Posted: Feb 04 2015
We love revisiting classic recipes, especially those that shift the focus onto often over-looked vegetables. Leeks Vinaigrette is an historic French preparation for the largest member of the allium family. Buy an extra pound or two the next time you can find mature leeks at your local market. The egg and bacon bump this from side dish to a light main, especially with a glass of chilly, white wine.
2 pounds leeks (about 8)
3 strips of uncured bacon
¼ cup Extra Virgin Olive Oil, divided
2 tbsp white wine vinegar
1 tbsp Dijon or Horseradish Mustard
1 tsp honey
2 tbsp chopped, fresh parsley
In a small bowl, whisk together 3 tbsp of the olive oil, vinegar, mustard, and honey. Season with salt and pepper and adjust as needed. Set aside.
Prepare an ice bath. Clean the leeks by trimming off the darkest green parts of the leaves, slicing off the roots, and splitting the leeks lengthwise (partway through) starting an inch from the root end. Fan open the leeks and rinse under cold water to remove any dirt or sediment. Shake dry and bundle two groups of four together with kitchen twine. Place in a wide saucepan large enough to accommodate the length of the leeks, cover with cold water, add the two eggs to hard-boil, season the water liberally with salt and place over medium heat. Bring to a simmer and braise, uncovered for 10-15 minutes or until a paring knife slips easily in and out of the leeks. Remove, drain gently and immediately move leeks and eggs to an ice bath.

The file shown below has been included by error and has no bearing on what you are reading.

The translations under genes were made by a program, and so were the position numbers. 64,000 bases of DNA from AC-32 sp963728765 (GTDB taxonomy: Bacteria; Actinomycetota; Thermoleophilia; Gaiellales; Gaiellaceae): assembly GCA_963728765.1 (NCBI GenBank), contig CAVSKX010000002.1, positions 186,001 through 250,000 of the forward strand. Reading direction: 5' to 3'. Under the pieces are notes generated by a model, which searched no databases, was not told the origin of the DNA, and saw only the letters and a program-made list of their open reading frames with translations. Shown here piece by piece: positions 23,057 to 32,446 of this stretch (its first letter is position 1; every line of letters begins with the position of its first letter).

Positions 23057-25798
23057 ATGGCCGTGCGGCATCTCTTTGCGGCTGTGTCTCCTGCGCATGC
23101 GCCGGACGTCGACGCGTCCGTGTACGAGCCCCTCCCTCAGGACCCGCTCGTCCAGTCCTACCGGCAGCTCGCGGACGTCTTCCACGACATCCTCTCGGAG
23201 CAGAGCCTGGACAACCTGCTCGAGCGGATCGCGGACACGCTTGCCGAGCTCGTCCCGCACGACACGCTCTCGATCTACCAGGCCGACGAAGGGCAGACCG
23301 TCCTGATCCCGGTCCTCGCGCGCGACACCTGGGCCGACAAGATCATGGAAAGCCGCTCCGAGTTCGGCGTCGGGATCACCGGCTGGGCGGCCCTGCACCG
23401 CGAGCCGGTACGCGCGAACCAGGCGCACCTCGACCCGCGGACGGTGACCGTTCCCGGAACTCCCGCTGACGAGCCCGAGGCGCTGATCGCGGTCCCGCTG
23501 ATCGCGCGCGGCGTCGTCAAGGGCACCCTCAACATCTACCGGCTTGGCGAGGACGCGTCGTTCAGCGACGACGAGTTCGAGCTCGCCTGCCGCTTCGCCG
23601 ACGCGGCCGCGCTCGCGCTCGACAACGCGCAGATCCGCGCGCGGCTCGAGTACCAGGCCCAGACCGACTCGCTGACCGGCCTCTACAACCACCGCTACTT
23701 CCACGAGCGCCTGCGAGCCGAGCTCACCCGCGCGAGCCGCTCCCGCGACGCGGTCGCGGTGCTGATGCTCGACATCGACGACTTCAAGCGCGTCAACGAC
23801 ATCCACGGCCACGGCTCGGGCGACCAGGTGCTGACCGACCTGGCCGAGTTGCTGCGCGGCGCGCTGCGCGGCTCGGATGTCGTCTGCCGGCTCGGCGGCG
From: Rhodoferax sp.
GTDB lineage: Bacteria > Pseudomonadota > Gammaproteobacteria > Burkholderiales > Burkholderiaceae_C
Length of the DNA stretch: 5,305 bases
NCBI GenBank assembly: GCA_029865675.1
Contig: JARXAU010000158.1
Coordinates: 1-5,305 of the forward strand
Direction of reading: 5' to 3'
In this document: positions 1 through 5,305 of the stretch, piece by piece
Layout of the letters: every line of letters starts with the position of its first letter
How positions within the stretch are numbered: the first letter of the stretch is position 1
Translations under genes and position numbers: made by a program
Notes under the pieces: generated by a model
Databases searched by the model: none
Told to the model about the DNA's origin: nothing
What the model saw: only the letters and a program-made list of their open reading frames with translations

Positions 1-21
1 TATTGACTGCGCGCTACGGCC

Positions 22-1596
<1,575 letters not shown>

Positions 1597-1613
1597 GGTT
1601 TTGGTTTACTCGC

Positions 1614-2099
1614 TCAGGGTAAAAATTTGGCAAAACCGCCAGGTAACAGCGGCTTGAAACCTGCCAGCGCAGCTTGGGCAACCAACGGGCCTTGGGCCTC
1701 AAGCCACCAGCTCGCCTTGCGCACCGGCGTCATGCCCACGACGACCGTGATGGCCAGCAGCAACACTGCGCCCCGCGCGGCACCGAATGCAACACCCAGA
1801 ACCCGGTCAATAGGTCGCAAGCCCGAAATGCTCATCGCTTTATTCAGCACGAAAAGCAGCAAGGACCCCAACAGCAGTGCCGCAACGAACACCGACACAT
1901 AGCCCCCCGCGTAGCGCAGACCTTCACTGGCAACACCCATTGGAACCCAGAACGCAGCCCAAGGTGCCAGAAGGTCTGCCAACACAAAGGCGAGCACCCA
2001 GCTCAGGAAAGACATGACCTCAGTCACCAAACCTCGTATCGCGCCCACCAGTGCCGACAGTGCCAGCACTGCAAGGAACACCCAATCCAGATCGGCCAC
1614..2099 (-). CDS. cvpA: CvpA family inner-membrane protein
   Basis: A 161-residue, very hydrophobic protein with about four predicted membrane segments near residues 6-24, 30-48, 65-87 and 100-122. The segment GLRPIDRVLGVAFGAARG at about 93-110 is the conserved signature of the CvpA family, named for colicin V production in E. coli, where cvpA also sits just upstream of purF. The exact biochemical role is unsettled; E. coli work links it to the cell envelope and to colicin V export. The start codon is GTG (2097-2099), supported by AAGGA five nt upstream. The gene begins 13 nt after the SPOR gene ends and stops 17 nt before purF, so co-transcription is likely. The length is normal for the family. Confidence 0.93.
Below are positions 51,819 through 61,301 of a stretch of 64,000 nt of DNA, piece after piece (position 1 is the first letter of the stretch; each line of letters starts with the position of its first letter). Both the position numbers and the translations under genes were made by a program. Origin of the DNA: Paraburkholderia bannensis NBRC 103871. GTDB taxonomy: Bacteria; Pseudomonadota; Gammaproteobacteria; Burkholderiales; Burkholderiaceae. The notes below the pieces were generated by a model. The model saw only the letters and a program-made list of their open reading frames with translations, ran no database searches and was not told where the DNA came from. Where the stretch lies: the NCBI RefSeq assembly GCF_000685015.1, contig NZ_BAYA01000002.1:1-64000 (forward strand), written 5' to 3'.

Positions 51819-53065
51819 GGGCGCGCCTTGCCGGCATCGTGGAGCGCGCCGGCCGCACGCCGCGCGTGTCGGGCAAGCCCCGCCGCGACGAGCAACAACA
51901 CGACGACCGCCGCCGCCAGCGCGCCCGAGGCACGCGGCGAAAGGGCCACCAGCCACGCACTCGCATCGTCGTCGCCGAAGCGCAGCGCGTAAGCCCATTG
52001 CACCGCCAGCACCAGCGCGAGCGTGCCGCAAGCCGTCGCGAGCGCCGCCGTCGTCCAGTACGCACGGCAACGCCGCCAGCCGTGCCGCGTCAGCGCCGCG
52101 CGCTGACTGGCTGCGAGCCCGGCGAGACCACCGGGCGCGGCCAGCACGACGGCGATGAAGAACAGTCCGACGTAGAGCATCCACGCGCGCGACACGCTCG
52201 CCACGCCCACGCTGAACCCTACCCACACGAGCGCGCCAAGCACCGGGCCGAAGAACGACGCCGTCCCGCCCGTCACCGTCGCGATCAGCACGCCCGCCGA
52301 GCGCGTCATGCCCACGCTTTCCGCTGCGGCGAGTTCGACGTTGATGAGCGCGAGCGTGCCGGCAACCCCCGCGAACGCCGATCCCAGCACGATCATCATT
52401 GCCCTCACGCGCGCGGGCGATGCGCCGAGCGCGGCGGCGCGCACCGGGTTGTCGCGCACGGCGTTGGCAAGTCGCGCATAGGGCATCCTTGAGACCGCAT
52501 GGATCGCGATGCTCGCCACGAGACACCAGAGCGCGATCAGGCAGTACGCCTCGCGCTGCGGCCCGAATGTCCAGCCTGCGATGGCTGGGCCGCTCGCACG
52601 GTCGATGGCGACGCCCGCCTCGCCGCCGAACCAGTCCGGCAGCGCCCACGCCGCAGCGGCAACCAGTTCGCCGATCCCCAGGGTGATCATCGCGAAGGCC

While the leeks and eggs are cooling, cook the bacon until crisp. Drain and cool on kitchen towels, chop roughly and set aside while you make the vinaigrette.
Dry the leeks briefly on a kitchen towel. Add the remaining tbsp. olive oil to the dry sauce pan over low heat. Add the leeks in one layer and cook, rotating until lightly browned and warmed through. While the leeks cook, peel and finely chop the egg. When the leeks are just beginning to color, transfer them to a platter, dress with vinaigrette, then scatter over bacon, eggs and finish with fresh chopped parsley. Serve warm, with a light, semi-dry white wine such as Verementino.